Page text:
Sunday, February 3, 2013

An article, and a trip down memory lane

This article - a great read - was in today's New York Times Magazine:

The Boy with a Thorn in His Joints

It's about a little kid who was diagnosed with juvenile idiopathic arthritis and assigned a battery of prescription drugs as treatment. When the pharmaceuticals didn't work, the boy's mom (who penned the piece) decided to take a more holistic approach and sought a supplemental, diet-based treatment. Six weeks after the little boy stopped consuming gluten and dairy products, his illness became inactive, and he was able to ditch the medication.

Of course, it's one kid. It's not proof that going GF cures autoimmune diseases. The author fully accepts this. But as she also points out, "Data on diet and supplements are lacking, at least partly because they are hard to get. It’s hard to design a great study around something with so many variables, like the food we eat. Pharmaceuticals, on the other hand, lend themselves easily to randomized, double-blind, placebo-controlled clinical trials."

With the exception of some brief and regrettable forays back into the world of wheat, I've been gluten free for three years now. To a significant extent, I'd forgotten why, exactly, I decided to alter my diet in the first place. So I went back and reviewed my journal entries from around that time. They helped me remember just how sick I felt (headaches, chest pain, acid reflux, sinus infections), and just how quickly relief followed the dietary modifications I made.

A few examples:

Dec. 15, 2009:
I told A. [a naturopathic physician] about my acid reflux issues and how I sometimes feel like my sinuses and throat get all swollen after I eat. She thinks I have a food allergy (maybe several food allergies). Apparently, GERD and food allergies are often related - though did my stupid doctor bother to tell me this during our 15 minute follow-up session this summer? No. (Not real happy with the general practitioners I've seen lately...) A. recommended that I try eliminating soy, wheat, dairy, eggs, and nuts for several weeks, then introducing them one by one. Blurrrrgh. She's right; I need to do it. But it's difficult, especially around the holidays.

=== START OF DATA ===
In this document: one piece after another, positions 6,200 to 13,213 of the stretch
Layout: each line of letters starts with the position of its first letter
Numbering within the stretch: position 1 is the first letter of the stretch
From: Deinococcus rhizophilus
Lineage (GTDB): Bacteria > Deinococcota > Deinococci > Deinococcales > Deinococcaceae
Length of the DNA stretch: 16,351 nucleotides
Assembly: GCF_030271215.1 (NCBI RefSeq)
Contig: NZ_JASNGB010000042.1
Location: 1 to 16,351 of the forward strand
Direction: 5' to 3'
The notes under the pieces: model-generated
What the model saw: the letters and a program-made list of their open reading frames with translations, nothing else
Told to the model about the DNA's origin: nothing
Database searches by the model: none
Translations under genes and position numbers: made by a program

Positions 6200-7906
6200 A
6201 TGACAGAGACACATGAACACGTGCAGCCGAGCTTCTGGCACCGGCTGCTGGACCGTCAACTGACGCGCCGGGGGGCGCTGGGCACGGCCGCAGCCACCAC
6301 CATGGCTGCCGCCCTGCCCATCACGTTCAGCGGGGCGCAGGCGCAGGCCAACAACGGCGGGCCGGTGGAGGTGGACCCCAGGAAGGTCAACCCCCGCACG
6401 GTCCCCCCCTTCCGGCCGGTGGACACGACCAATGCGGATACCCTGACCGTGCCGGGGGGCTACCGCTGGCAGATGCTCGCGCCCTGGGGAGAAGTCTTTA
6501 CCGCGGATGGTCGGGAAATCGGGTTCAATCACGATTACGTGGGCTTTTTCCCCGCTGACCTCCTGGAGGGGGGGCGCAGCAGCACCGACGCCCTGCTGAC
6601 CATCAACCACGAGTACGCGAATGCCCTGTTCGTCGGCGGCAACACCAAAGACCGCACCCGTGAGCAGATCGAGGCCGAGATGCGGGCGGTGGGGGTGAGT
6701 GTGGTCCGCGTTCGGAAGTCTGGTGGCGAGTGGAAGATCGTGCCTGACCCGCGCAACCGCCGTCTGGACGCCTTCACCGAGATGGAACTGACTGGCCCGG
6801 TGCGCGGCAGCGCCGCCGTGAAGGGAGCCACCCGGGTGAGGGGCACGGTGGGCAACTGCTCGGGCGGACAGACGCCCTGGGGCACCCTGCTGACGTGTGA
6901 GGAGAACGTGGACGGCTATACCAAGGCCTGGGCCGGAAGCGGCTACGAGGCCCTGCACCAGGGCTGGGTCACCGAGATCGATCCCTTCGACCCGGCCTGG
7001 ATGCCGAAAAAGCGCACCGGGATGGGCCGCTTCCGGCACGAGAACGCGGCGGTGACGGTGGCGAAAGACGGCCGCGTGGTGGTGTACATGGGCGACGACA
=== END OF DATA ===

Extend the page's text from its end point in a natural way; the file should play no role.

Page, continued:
I haven't been eating much wheat or soy recently, so I think I'll start with those. The food plan I was following at the end of November didn't include any wheat products, and I can easily substitute my soy milk with rice milk.

I'm pretty sure it IS an allergy, but it's so weird that it developed recently. I never had this issue when I was a kid.

Dec. 17, 2009:
I'm pretty sure I'm allergic or at least intolerant to wheat. I've been keeping track of what happens after I eat it, and usually my body responds in the following way (within 30 minutes or so of consuming wheat products):

-Sinus congestion
-Lump in throat/swelling of throat (isn't too bad, but of course this is a problem and I need to get it checked out!)
-Chest pain

I looked it up and - surprise! - wheat allergies CAN cause chest pain, which was the reason I went to the doc last summer in the first place.

You would think this would have been more obvious to me before now, but... nope. Once I was diagnosed with acid reflux, I just figured all of the above symptoms made sense.

I guess it could also be a dairy allergy (because I often consume cheese with wheat), so I need to experiment more. However, I've been eating cheese for breakfast on many days, and it doesn't seem to affect me.

I know I can give up wheat, so I'm kind of hoping I've pinpointed the problem. I'd rather change my diet than continue taking medicine that isn't helping. I guess I should contact my doctor and ask for a referral so that I can see an allergist in the new year.

Dec 20, 2009: